What Day of the Week Has the Most Roadkill?
For my roadkill project I chose to study the amounts of roadkill on certain days. I wanted to see which day of the week had the most roadkill, which day had the least amount of roadkill, and if there was really a difference between days. I first started by guessing what days would have the most roadkill and what days would have the least. I thought that the weekends wouldn’t have as much roadkill as the weekdays. I thought that the weekend wouldn’t have as much roadkill because people are usually home on the weekends and aren’t traveling as much. For weekdays I thought much differently. I thought that there would be much more roadkill on weekdays because there are more drivers on the road. There are a lot of people going to work and taking their kids to school, also there would be school buses during the week.
I collected data and tallied up the amount of roadkill for each day of an eight week period. Saturday and Sunday had a total of eight animals. Monday through Friday had a total of forty animals. Saturday had four animals and Sunday did as well. Thursday had the most with seventeen animals killed. The weekdays had more killed each day compared to Saturday and Sunday. I think my hypothesis was correct because when I tested it, it was true.
The results were what I had first expected to come out of the data. I thought that the weekdays definetly would have more roadkill than weekends. Everything I predicted was what happened, except for Thursday having seventeen animals killed. I think this threw off my data a little because I thought that the days would be almost equal with the amounts of roadkill. Monday had eight animals, Tuesday had five animals, Wednesday there were six animals, Thursday had seventeen animals, and Friday had four animals. I predicted that there would be about six to eight animals each day. I think the weather might have affected the amounts of roadkill because we started in early March and that is when there was still snow on the ground and most animals were still in hibernation. I also think this was a factor because less people would be driving most likely due to road conditions. I noticed that by the time it was Easter, which was April twelfth this year, there was more and more roadkill being found.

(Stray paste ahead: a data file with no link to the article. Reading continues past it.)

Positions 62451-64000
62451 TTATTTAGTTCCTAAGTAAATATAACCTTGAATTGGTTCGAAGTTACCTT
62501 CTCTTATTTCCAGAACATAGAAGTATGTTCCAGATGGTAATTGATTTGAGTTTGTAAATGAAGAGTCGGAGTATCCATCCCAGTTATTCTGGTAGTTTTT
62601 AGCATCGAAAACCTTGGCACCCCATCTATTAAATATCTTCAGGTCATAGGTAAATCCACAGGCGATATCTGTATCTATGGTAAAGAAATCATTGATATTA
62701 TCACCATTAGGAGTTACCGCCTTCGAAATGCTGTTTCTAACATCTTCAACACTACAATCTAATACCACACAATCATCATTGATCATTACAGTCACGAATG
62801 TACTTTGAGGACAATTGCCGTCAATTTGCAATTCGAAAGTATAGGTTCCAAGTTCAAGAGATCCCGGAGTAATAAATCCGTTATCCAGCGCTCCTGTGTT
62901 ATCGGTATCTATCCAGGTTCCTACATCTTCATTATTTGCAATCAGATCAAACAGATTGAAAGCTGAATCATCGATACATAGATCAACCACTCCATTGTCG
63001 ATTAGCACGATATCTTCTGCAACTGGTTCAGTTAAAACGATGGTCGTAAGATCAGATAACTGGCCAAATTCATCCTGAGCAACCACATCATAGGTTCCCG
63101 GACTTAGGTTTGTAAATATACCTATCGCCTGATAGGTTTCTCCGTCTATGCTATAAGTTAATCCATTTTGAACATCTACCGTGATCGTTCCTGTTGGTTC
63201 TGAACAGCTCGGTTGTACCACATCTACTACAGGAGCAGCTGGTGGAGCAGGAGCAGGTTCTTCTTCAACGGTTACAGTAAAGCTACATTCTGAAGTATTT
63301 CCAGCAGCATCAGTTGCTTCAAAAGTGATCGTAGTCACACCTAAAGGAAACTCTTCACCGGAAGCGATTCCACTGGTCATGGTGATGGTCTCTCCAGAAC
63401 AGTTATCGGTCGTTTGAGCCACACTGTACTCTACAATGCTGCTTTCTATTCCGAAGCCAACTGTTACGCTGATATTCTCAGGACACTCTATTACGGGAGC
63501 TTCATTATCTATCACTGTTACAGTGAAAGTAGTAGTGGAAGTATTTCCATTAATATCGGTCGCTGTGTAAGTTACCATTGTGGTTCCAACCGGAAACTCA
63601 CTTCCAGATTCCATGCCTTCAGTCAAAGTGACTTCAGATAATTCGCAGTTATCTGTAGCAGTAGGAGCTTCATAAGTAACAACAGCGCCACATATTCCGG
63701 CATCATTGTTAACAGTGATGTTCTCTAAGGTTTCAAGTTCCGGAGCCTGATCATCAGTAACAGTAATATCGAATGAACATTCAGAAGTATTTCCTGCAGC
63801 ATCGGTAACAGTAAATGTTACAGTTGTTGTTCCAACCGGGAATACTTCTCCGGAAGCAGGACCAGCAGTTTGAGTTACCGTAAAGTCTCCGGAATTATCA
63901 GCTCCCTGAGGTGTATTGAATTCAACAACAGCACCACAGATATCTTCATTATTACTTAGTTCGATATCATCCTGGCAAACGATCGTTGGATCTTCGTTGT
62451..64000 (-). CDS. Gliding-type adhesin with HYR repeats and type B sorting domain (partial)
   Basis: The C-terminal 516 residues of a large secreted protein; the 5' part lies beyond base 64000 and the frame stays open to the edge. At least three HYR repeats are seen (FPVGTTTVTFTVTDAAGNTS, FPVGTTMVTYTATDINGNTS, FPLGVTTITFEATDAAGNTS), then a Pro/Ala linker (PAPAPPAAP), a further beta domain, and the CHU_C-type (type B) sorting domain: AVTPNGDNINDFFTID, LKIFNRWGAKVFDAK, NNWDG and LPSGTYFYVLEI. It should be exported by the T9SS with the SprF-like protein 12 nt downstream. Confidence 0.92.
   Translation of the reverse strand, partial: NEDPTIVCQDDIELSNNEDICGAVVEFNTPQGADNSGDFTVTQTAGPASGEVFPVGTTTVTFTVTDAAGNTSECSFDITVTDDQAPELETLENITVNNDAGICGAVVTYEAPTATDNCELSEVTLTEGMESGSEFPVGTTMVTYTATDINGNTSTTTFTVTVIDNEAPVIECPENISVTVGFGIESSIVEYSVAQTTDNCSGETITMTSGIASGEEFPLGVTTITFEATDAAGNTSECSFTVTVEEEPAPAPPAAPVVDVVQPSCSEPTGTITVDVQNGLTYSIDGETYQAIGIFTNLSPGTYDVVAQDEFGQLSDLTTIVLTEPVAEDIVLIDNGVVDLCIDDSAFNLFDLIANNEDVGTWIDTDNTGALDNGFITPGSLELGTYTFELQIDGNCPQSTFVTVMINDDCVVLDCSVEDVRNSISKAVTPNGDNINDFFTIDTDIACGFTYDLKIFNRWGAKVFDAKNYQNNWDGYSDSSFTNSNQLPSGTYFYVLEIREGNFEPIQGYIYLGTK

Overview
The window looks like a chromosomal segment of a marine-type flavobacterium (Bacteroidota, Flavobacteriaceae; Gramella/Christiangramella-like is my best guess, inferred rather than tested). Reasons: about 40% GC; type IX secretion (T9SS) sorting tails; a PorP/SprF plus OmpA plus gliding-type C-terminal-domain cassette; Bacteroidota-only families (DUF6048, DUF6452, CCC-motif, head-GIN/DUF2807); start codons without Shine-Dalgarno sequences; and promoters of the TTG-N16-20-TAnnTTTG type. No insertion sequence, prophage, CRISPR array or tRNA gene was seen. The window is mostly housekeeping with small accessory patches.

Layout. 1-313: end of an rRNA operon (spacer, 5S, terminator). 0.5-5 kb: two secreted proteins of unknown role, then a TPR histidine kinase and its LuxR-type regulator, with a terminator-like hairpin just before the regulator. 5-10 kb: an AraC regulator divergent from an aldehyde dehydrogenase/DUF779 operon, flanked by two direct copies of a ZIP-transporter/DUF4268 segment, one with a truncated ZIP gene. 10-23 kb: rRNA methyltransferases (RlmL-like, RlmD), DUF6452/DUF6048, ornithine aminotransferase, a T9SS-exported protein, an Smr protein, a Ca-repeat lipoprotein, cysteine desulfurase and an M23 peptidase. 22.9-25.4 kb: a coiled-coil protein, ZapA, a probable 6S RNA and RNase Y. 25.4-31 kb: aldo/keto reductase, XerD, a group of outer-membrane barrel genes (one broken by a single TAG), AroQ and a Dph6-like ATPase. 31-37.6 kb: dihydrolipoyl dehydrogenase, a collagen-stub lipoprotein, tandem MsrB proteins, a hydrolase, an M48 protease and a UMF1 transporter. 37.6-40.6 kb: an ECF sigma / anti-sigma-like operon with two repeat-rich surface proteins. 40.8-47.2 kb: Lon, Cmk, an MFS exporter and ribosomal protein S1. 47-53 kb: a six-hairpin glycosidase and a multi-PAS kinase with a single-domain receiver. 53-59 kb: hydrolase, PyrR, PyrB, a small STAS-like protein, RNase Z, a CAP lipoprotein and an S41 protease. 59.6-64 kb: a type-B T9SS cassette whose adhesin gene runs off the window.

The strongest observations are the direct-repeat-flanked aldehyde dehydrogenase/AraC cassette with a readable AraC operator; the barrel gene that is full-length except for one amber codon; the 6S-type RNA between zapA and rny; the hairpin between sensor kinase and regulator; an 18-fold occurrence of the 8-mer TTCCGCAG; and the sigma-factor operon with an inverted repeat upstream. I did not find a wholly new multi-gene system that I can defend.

Next time I would predict the same thing to happen if I were doing this project at the same time of the year. If I were to study the amounts of roadkill throughout the winter in an eight week period I would expect the roadkill amounts to be significantly lower. If I were to study it in the summer for the same amount of time, I would expect the numbers of roadkill to be higher than when I did the project this time. I think the amounts of roadkill would be so much higher in the summer because the more people are traveling and there wouldn’t be snowstorms. Also all of the animals would be out of hibernation by then. The project I am working on right now is only on Rye and New Castle, New Hampshire. If I were to collect data from all of New Hampshire the numbers would be much higher because we only collected data from a couple roads. In New Hampshire there are lots of roads, so there would be much more roadkill recorded.